RiNo board rejects Brighton Boulevard renaming amid fears of “scrubbing” history

The leaders of RiNo’s general improvement district had considered spending time and money to facilitate the controversial name-change proposal.

Brighton Boulevard, south of I-70. (Kevin J. Beaty/Denverite)

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Brighton Boulevard, south of I-70. (Kevin J. Beaty/Denverite) brighton boulevard; rino; kevinjbeaty; denver; denverite; colorado;
Brighton Boulevard, south of I-70. (Kevin J. Beaty/Denverite)

A decision-making board in River North has decided it won’t get involved with an effort to rename “Brighton Boulevard” to “Broadway Boulevard.”

The leaders of RiNo’s general improvement district had considered spending time and money to facilitate the controversial name-change proposal. Now, that won’t happen.

“The board voted to cease any further efforts, at least for the board, to lead an effort to start the petitioning on a renaming effort,” said Jamie Licko, president of the RiNo Art District.

The GID board does not have the power to change the name itself. Instead, it was voting on whether it would facilitate the process to change the name. Any name change for the road would ultimately have to be approved in a vote by the people who own property along the affected stretch of the road.

The GID board previously hosted a community forum on the question of renaming Brighton. Most of the 60 people who attended spoke against the idea, Licko said. The idea also was divisive for developers, leading Mickey Zeppelin to say the district was heading in the wrong direction.

“I think the clear message was that people weren’t supportive of it and didn’t think it was a good use of the district’s time and resources,” Licko said.

“… We had a lot of people saying, ‘Look, this neighborhood is already changing the dynamics of this part of Denver. There’s already a lot of people concerned not just about the impact of RiNo, but of I-70, National Western. Changing a name that has historically been there for many years kind of contributes to a scrubbing of the place’s history.’ Some people said that, and I think that’s very true.”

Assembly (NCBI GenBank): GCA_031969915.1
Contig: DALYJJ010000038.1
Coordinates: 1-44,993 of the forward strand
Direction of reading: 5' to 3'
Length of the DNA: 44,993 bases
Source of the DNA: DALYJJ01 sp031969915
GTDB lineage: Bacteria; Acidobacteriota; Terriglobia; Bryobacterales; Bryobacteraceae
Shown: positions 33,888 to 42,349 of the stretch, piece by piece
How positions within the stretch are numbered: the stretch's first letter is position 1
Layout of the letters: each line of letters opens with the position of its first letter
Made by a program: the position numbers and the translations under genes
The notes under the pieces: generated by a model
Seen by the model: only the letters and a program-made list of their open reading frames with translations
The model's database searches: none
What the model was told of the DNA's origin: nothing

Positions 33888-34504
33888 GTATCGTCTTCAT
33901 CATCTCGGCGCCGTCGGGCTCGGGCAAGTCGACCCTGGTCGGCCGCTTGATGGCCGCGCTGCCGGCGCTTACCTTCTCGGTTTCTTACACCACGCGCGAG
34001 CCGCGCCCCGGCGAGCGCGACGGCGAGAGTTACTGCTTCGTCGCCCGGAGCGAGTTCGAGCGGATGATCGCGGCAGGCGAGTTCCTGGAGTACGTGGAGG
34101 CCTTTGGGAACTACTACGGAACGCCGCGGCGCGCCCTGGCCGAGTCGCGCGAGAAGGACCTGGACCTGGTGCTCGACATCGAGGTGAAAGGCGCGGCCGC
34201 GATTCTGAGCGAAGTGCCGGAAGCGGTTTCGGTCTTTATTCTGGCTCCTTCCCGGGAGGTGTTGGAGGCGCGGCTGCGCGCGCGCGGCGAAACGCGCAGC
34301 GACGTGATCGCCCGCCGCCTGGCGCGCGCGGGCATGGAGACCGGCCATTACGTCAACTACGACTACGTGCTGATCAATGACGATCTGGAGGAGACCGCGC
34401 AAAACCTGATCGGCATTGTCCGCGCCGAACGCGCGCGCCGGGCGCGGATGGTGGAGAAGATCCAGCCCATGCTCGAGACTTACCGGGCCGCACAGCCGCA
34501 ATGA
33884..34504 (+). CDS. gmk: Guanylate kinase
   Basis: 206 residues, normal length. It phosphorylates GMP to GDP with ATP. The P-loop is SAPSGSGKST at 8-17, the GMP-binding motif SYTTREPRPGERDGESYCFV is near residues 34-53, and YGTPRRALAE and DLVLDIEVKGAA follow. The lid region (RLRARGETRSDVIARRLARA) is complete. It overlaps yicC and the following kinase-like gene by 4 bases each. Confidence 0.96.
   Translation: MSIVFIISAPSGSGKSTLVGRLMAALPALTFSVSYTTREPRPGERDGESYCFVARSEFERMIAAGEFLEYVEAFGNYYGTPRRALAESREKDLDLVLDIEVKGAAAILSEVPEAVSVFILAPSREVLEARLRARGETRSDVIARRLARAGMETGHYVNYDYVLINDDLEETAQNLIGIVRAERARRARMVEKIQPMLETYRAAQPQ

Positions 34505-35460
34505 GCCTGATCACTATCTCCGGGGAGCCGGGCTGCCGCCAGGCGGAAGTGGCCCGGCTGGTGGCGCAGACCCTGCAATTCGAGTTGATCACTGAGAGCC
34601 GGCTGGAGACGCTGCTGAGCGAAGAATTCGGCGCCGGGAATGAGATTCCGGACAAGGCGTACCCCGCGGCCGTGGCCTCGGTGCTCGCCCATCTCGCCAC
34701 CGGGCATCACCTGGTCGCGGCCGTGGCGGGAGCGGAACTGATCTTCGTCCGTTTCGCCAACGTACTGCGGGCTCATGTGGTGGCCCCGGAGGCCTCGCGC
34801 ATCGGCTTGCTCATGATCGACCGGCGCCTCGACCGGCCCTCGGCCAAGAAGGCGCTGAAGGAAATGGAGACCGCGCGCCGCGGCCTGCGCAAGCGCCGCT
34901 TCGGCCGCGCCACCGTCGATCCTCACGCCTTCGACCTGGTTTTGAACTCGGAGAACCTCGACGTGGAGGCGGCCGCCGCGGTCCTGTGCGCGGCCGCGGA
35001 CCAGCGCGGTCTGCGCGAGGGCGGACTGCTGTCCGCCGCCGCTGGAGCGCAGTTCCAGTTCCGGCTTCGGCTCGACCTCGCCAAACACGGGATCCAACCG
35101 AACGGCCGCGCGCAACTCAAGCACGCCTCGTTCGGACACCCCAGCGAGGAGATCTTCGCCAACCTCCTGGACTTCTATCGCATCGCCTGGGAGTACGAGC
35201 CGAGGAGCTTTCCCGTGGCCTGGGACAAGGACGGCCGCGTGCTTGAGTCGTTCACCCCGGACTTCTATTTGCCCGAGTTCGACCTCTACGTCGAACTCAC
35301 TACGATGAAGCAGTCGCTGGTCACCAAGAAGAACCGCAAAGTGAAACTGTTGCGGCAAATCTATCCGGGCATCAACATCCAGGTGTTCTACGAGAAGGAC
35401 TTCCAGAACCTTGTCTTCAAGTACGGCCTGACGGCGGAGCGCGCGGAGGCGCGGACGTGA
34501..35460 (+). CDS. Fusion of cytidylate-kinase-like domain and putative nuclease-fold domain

Licko said that she saw some “interesting and valid” points, but neither she nor the RiNo district organization took any official stance on the name change.

Meanwhile, it’s still possible someone else will move to change the name.

Bernard Hurley, a developer who liked the idea, said in a text message that he was “not sure” whether or not he would still push for a property-owner vote on the renaming. He has described Broadway as a “compelling, iconic name” that could help establish River North as a new gateway to Denver.

Hurley is a member of the GID board. However, he was out of state at the time of the vote. Board members Jason Winkler and Larry Burgess also were not present at the meeting, Licko said.

The GID is kind of like a mini government: It collects extra taxes on properties in RiNo, and it can spend that money on stuff for the district.

All the other board members voted not to be involved.

“That’s what I think people see our role as — really addressing some of the challenges and the opportunities that are here, and street naming isn’t really high on the priority list,” Licko said.

 

Andrew Kenney

Author: Andrew Kenney

Andrew Kenney writes about public spaces, Denver phenomena and whatever else. He previously worked for six years as a reporter at The News & Observer in Raleigh, N.C. His most prized possession is his collection of bizarre voicemail. Leave him one at 303-502-2803, or email akenney@denverite.com.